According o BloomBerg, South Africa’s decision to shut its land borders was preceded by a week of pandemonium as hundreds of thousands of foreigners tried to return to work after the December holidays.
Beitbridge, the only legal road crossing between Zimbabwe and South Africa — and southern Africa’s busiest inland border post — was the worst affected. People waited, not always patiently, for as long as four days in lines of traffic that stretched miles from the border gate with delays caused by the need to produce a certificate showing a negative test for Covid-19.
Without restrooms or restaurants, they relied on unmasked vendors selling homemade traditional street food, while the scrubby roadside bush made do as a communal and unhygienic restroom with little social distancing on the Zimbabwean side of the border.
The chaos was a demonstration of the disruption and economic damage the coronavirus is wreaking as South Africa battles to contain the spread of the coronavirus, which has infected more than 1.2 million people in the country and killed more than 33,000. In addition to delaying people from returning to work, the congestion curbed trade at Beitbridge, a key gateway to the rest of the continent for goods trucked from South Africa or its ports.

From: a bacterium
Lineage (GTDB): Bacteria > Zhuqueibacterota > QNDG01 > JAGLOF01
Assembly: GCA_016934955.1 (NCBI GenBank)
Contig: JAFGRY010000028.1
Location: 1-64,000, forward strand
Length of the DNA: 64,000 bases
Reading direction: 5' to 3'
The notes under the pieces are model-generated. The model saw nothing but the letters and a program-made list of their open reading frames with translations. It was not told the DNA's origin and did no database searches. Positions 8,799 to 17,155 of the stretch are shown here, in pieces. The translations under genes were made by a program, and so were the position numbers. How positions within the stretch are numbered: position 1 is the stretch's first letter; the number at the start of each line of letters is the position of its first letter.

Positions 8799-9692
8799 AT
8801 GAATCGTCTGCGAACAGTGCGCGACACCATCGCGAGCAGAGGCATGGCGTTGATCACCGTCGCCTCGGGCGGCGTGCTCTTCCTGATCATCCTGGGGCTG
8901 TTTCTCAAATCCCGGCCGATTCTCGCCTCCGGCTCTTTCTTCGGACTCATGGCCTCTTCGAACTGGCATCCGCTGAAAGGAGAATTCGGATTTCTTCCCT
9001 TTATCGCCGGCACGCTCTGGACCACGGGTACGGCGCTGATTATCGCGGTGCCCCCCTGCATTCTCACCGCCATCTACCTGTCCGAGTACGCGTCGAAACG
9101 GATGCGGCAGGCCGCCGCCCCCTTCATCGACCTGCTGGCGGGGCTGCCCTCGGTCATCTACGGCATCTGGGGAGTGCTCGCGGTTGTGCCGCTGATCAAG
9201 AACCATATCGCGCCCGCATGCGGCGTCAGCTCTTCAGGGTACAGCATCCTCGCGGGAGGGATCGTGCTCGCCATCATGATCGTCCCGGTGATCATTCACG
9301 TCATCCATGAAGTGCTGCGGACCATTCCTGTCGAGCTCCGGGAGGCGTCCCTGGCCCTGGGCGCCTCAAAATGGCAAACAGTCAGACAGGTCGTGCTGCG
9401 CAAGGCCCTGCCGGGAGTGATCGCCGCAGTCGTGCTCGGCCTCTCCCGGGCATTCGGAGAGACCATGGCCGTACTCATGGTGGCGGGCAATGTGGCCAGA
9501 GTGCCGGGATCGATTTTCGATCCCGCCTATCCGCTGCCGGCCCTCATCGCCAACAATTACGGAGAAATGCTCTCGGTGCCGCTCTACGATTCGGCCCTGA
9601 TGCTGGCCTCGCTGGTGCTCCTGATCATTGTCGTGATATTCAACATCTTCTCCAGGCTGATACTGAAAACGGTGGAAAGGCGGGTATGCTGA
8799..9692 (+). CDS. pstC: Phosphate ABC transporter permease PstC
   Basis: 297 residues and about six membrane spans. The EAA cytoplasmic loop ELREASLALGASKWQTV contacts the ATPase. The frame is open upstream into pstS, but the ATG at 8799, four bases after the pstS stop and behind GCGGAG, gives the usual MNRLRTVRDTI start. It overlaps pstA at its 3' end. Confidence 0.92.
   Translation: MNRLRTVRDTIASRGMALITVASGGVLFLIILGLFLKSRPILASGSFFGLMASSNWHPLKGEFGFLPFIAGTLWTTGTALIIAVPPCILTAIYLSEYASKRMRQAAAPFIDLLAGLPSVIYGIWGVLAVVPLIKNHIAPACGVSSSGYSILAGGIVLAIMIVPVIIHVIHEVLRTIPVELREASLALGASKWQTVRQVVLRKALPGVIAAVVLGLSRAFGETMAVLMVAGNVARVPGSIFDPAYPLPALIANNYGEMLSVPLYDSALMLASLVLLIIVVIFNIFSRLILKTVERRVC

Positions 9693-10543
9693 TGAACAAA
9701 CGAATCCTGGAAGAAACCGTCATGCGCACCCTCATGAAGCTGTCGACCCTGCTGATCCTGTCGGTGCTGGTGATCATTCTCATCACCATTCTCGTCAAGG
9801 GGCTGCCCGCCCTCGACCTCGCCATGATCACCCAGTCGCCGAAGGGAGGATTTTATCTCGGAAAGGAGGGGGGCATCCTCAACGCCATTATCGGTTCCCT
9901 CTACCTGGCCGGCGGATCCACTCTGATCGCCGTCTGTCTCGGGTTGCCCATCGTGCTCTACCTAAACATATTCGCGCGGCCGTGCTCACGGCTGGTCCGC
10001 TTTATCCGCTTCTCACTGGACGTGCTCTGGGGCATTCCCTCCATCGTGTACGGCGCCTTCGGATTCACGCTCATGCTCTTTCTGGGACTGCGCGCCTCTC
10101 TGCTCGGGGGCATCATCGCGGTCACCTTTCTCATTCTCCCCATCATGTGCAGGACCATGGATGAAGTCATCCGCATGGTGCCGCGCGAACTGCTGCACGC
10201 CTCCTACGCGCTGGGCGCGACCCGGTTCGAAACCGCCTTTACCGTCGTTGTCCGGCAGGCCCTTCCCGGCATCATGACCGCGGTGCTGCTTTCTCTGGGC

“It is on the trade route,” said Trudi Hartzenberg, executive director of the Tralac Trade Law Center in Stellenbosch, South Africa. “The transport and development corridors, going into the region and a single border closure has a knock-on, or a regional impact, which can be quite significant.”
The snarl-up meant that some reached South African immigration authorities after their COVID-19 test certificates, which have to be presented within three days of having being taken, had expired. Many had to spend days mingling with unmasked street vendors.
On average, Beitbridge processes about 25,000 people a day, according to Zimbabwe’s immigration department, but that number rises dramatically in January. Many of the 2 to 3 million Zimbabweans working in South Africa return home in December and the rush back to work in early January sees numbers spike. Adding to the congestion, both countries shut the border to private vehicles soon after nightfall to speed the processing of buses and trucks. Over 1,000 of them cross daily, customs officials said, mostly 40-ton rigs ferrying supplies to and from South African ports.